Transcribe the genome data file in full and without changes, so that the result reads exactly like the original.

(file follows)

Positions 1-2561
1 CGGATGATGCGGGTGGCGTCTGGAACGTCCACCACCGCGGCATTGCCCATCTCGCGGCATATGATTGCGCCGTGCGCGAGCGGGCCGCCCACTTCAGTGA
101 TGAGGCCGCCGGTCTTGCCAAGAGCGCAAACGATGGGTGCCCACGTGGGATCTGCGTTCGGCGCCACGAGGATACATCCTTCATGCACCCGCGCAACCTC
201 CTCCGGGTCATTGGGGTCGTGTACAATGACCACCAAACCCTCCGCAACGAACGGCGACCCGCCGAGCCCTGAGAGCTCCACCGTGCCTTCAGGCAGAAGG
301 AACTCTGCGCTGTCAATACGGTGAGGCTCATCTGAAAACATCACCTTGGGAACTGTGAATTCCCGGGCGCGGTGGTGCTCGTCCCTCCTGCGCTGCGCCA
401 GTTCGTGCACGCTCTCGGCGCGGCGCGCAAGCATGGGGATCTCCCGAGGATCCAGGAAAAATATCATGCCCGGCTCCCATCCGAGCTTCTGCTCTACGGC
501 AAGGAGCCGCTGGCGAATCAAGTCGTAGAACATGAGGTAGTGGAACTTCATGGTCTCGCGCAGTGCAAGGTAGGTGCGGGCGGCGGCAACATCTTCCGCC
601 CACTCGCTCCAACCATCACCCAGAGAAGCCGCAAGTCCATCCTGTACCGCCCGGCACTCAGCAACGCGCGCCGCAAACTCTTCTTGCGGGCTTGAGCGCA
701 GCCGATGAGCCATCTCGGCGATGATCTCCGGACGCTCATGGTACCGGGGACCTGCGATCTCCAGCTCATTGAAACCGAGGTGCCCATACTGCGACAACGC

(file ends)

Positions 1-2561
1 CGGATGATGCGGGTGGCGTCTGGAACGTCCACCACCGCGGCATTGCCCATCTCGCGGCATATGATTGCGCCGTGCGCGAGCGGGCCGCCCACTTCAGTGA
101 TGAGGCCGCCGGTCTTGCCAAGAGCGCAAACGATGGGTGCCCACGTGGGATCTGCGTTCGGCGCCACGAGGATACATCCTTCATGCACCCGCGCAACCTC
201 CTCCGGGTCATTGGGGTCGTGTACAATGACCACCAAACCCTCCGCAACGAACGGCGACCCGCCGAGCCCTGAGAGCTCCACCGTGCCTTCAGGCAGAAGG
301 AACTCTGCGCTGTCAATACGGTGAGGCTCATCTGAAAACATCACCTTGGGAACTGTGAATTCCCGGGCGCGGTGGTGCTCGTCCCTCCTGCGCTGCGCCA
401 GTTCGTGCACGCTCTCGGCGCGGCGCGCAAGCATGGGGATCTCCCGAGGATCCAGGAAAAATATCATGCCCGGCTCCCATCCGAGCTTCTGCTCTACGGC
501 AAGGAGCCGCTGGCGAATCAAGTCGTAGAACATGAGGTAGTGGAACTTCATGGTCTCGCGCAGTGCAAGGTAGGTGCGGGCGGCGGCAACATCTTCCGCC
601 CACTCGCTCCAACCATCACCCAGAGAAGCCGCAAGTCCATCCTGTACCGCCCGGCACTCAGCAACGCGCGCCGCAAACTCTTCTTGCGGGCTTGAGCGCA
701 GCCGATGAGCCATCTCGGCGATGATCTCCGGACGCTCATGGTACCGGGGACCTGCGATCTCCAGCTCATTGAAACCGAGGTGCCCATACTGCGACAACGC